Par West Custom Golf Shoes is another brand that has gained traction among discriminating golfers. Paul Raddatz founded the business after making his first pair of shoes for PGA pro Payne Stewart — the game’s most flamboyant dresser in the ’80s and ’90s — from NFL football leather.

Currently, three of the top 10 ranked players on the Tour are wearing Par West shoes. The Wisconsin-based company custom-makes all shoes from a foot mold kit, taking into consideration clients’ sock preferences and habits on the course.

Honma Beres S-06 Driver

Sterling in Tangerine Ostrich

Reporting he has sold shoes with more than 5,000 distinct color and style combinations, Raddatz says many of his customers are simply unable to find shoes that fit in any pro shop. “Others are people who really want to look their best and care about quality,” he explains. Traditional styles are offered for conservative dressers, but for those more daring in their golf fashion, perhaps influenced by the PGA’s Rickie Fowler, Par West has plenty of eye-popping options to choose from.

Raddatz, a leather industry veteran, utilizes sharkskin, ostrich, American bison, crocodile, African elephant, and stingray for golf shoes, among other exotic leathers. He reports bold color choices like fuchsia, canary yellow or tangerine are surprisingly popular, and a pair of royal purple American alligator shoes is priced at $5,200. An avid golfer himself, Raddatz states, “I don’t care how much you spend on clubs or lessons. Stability on the ground is the basis for a good swing.” A large part of Par West’s business is corporate gifts, ideal for the Fortune 500 executive who fancies himself as the best dressed golfer at his club.

Some fashionable duffers may opt for a vintage Louis Vuitton golf bag, but among the most expensive currently available are ostrich, crocodile or carbon fiber bags from Barchi, handcrafted by Italian artisans. Customers should be prepared to spend more than $40,000 for these luxury bags, available in vibrant colors and accented with palladium hardware.

Considerably more modest but with plenty of cachet is Louis Vuitton’s golf kit clad in the design house’s signature Monogram canvas. The $850 item, which can be clipped to one’s golf bag or Garia cart, neatly holds three balls and four tees. Players with fancy accessories should probably consider membership at a country club that is equally selective, and the most expensive in America is Liberty National Golf Club in New Jersey, where the initiation fee is reportedly $500,000.

Riviera in Cognac Calf & Chocolate American Alligator

Nisolo, a sustainable fashion brand, shares its impact report online and offers everything from jewelry and accessories, to heels, boots, bags and more.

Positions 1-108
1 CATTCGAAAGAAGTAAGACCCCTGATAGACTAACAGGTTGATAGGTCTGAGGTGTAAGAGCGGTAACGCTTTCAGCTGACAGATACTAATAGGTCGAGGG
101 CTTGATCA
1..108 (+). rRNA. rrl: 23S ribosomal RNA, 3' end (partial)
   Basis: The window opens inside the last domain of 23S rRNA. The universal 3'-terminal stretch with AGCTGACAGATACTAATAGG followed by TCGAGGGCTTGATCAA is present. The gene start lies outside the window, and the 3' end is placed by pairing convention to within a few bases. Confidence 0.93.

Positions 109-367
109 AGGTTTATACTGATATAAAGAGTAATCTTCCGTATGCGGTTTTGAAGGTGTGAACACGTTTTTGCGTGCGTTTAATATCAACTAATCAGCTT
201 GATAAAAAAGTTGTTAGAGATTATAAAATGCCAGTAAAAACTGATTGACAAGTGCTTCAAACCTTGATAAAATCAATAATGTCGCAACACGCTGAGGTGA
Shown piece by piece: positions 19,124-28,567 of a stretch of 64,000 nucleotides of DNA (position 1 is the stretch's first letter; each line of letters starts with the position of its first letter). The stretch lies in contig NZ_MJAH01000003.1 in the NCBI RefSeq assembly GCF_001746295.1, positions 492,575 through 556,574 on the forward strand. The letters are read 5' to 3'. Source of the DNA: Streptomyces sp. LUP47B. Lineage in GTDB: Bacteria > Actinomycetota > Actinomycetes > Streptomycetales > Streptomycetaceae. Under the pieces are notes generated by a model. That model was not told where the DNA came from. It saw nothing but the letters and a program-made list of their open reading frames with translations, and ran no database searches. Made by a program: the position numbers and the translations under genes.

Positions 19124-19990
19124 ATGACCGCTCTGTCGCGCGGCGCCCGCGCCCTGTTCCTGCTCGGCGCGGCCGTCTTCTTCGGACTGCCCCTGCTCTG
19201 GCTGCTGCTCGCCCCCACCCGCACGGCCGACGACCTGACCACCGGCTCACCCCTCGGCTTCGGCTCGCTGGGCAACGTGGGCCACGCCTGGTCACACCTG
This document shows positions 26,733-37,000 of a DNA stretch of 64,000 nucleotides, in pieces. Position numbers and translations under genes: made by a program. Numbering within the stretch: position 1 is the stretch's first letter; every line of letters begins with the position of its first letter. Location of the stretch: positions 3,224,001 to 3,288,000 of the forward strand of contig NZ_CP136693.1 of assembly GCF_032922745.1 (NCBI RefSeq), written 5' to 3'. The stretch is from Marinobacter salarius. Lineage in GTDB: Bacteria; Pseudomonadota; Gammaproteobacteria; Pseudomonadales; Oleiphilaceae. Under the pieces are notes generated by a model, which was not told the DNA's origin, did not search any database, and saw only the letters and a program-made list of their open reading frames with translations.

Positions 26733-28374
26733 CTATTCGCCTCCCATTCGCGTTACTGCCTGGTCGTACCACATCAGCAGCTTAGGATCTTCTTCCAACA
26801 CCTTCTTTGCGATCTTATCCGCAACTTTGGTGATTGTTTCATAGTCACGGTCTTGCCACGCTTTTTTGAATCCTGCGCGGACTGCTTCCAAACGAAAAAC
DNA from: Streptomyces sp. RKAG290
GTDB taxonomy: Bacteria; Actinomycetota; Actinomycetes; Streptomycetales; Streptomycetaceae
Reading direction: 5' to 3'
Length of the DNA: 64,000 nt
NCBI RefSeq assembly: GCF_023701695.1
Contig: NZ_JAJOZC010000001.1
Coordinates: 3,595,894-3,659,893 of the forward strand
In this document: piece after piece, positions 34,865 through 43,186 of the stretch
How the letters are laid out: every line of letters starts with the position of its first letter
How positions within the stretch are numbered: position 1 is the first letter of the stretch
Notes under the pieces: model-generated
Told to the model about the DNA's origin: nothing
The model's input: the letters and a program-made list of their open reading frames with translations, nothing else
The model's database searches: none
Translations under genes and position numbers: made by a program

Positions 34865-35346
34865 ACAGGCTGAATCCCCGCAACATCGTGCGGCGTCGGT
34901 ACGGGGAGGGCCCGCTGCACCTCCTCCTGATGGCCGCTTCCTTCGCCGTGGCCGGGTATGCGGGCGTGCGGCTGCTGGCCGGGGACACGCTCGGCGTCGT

This company focuses on more than low prices. The handcrafted process involves intentional designs, an ethical work environment, and comfortable fashion that can be worn every day.

We sat down with Devon Murrie, brand partnerships manager at Nisolo, to learn more about this industry.

What is the inspiration behind your company?

Nisolo has the vision to push the fashion industry in a more sustainable direction — where success is based on more than just offering the cheapest price — a direction that not only values exceptional design but the producer and the planet just as much as the end consumer.

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What are some of the biggest challenges when creating sustainable shoes?

One of the biggest challenges of sustainable production is gaining complete visibility into every level of a supply chain. We took a much deeper look into our supply chain in 2018 after learning from Patagonia about their material traceability practices. We still do not have 100% visibility into every level of our supply chain (we regularly visit all of our factories and tanneries, but no farms to date), however, after speaking with representatives of our tanneries in León, Mexico, we know that a lot of our leather comes from farms in the USA and northern Mexico, and is a byproduct of the meat industry. Diving into this further is a priority of ours for 2019.

What does sustainable mean to you?

We at Nisolo feel a responsibility to the ethical treatment of our producers. We work to ensure living wages, safe and healthy working conditions, and additional benefits such as healthcare, time off, and bonuses for our producers. We also feel a responsibility to understand our supply chain and mitigate our environmental impact. All leather used in our supply chain is a byproduct of the meat industry, and we’re utilizing the more eco-friendly vegetable tanning method across many products.

Please explain why your company stands out among others?